War is a lucrative business and the ‘war on terror’ – read Islamic extremism – keeps the $1.3 trillion a year global arms industry in clover.

Heathcote Williams

Speaking in my hometown, Oxford, Qatar’s Shaikha Moza told an audience at the university that Muslims are being “dehumanised” by Western media coverage of violent Islamic extremism and identified as “something fearful and unknowable”.

I have to agree and do not consider this phenomenon to be particularly new. The British tabloids have worked hard to present Muslims at home and abroad as backward and hostile. I imagine this makes it easier to kill them when we send bombs and armed drones into Iraq, Libya, Syria and Yemen.

It is not only the media, but our preparation of History itself that obscures the peaceful, thoughtful and creative Muslim.

Having Muslim friends who were being made to feel extremely uncomfortable after 9/11, I began to wonder if there were any Muslim pacifists. I discovered that there were, and principal among them was the Pashtun ‘peace warrior’ Badshah Abdul Gaffar Khan, a close friend of Mahatma Gandhi — who described him as ‘a miracle’ — and, in every sense, his Muslim counterpart.

What a remarkable and stunning role model he should be for Muslim youth; yet while a statue of Gandhi was unveiled in London’s Parliament Square in March this year, few today have even heard of Badshah Abdul Gaffar Khan.

In the 1940s, while sectarian conflict was tearing India apart, this gentle Pashtun giant of a man established a 100,000-strong ‘Islamic Peace Army’ composed of unarmed men and a few brave women.

Working side by side with Gandhi, Badshah Khan campaigned for peace and an end to British occupation. His followers mounted huge demonstrations and offered no retaliation when scores of their number were shot dead by the British

Badshah Khan was considered so powerful, so notorious, and such a threat to British colonial rule that he was repeatedly imprisoned for sedition, spending many of his 96 years in jail where, even as an old man, he was tortured.

Why then has Badshah Khan been forgotten?

Part of the blame must lie with his own countrymen and fellow religionists for not taking ownership of their history; allowing it, instead, to be repackaged within the parameters of foreign agendas.

Since the ‘Cold War’ ended twenty five years ago there has been no real, existential, threat to Western countries … but without a ‘war’ there is no need for arms. We needed a new enemy and, having deployed the mujaheddin as their main weapon against the USSR in Afghanistan, the West (America in particular) swiftly repackaged Islamic extremism as public enemy number one little more than a decade later.

Islam has replaced communism in the global political paradigm — terrifying, brutal, ruthless and alien. This image has been propagated by the state and media alike to the extent that the notion of a peace-loving Muslim has become oxymoronic, while peace-loving Christians, Hindus, Sikhs and Jews abound.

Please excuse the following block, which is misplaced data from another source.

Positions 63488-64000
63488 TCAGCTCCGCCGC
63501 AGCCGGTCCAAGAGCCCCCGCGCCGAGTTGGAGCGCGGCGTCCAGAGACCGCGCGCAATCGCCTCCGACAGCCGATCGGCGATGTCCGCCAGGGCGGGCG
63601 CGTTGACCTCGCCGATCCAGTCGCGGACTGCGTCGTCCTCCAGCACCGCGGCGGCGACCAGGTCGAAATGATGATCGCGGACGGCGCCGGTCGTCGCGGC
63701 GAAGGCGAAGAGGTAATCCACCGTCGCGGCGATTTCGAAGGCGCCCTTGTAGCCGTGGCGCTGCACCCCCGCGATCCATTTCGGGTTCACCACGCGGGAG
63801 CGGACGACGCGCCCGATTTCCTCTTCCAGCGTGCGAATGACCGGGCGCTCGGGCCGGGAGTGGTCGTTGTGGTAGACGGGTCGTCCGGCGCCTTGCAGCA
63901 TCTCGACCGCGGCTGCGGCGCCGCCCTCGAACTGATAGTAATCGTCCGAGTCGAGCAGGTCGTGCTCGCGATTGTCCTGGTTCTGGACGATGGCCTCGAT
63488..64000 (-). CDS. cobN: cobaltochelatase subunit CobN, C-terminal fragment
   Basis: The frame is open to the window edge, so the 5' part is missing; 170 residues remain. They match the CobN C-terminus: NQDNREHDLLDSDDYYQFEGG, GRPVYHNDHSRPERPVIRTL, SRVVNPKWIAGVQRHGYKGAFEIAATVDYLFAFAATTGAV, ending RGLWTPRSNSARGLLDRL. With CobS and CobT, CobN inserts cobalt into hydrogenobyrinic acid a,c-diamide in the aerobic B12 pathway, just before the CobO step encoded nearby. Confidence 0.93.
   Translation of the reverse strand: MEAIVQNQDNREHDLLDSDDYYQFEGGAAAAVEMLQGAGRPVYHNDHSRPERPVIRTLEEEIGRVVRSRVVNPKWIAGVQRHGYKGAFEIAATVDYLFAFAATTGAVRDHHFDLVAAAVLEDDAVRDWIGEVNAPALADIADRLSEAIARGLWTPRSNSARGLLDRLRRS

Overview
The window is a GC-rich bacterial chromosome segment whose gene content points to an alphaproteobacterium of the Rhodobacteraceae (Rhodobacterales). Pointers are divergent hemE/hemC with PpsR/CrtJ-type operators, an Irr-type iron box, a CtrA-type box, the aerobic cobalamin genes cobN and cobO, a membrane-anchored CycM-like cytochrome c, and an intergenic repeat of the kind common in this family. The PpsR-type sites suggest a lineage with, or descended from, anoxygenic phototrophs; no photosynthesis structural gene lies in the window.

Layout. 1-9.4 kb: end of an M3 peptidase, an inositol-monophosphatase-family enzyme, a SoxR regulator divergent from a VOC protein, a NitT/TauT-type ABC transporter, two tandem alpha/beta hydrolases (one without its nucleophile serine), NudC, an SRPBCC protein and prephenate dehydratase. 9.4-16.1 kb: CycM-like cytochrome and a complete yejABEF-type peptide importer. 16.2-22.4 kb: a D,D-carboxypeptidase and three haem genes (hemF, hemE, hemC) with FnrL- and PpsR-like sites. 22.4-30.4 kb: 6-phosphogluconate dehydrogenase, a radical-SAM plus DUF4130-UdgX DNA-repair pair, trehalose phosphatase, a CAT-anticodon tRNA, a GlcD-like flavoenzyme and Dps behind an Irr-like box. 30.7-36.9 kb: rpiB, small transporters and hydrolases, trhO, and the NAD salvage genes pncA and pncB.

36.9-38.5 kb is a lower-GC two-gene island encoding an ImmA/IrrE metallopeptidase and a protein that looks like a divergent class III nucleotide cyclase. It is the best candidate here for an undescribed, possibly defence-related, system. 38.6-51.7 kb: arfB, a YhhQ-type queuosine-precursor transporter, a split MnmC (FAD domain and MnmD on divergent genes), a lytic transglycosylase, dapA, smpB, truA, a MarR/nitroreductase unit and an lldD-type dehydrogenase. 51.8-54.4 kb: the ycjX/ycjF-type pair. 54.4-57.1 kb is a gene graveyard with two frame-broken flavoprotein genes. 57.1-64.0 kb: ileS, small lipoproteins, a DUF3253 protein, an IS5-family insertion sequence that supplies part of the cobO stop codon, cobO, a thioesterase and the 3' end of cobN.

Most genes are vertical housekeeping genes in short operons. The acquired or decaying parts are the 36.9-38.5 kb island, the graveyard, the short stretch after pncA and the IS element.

War is a lucrative business and in the absence of a tangible enemy, the ‘War on Terror’ (read Islamic extremism) keeps the global arms industry — currently worth $1.3 trillion (Dh4.77 trillion) a year — in clover; we cannot have a cuddly Islam any more than we could have had cuddly Communism. Muslim peace icons like Badshah Khan, then, are simply not welcome in this monetised rewriting of history.

There is also the problem of sectarianism which fragments and dilutes Islam and lies at the heart of the current chaos across the Middle East. Badshah Khan fought against sectarianism and the movement he pioneered was inclusive and tolerant.

What a formidable force the world’s 1.6 billion Muslims would constitute if they were united. Would Israel continue to steal land belonging to the Palestinians and attack the imprisoned people of Gaza with impunity? Would Western companies continue to extract the profits from the region’s natural resources which could be used instead to the benefit of its people? Would there be any further need for the region’s gargantuan defence spending?

You can see where I am going with this … ‘divide and rule’ — the term was first used by that ‘friend of the Arabs’, T.E. Lawrence — proved to be an effective formula in preventing (or at least postponing) effective rebellion against colonialism in the Middle East and was applied in India too.

It is my hope that, in rediscovering Badshah Khan, the Muslim world will reclaim its own peaceful role model; an Islamic icon, the Muslim Gandhi.

* Badshah Khan: Islamic Peace Warrior , an investigative poem by Heathcote Williams, is published by Thin Man Press.

Source: Gulf News

03 Jun 2015 by Heathcote Williams

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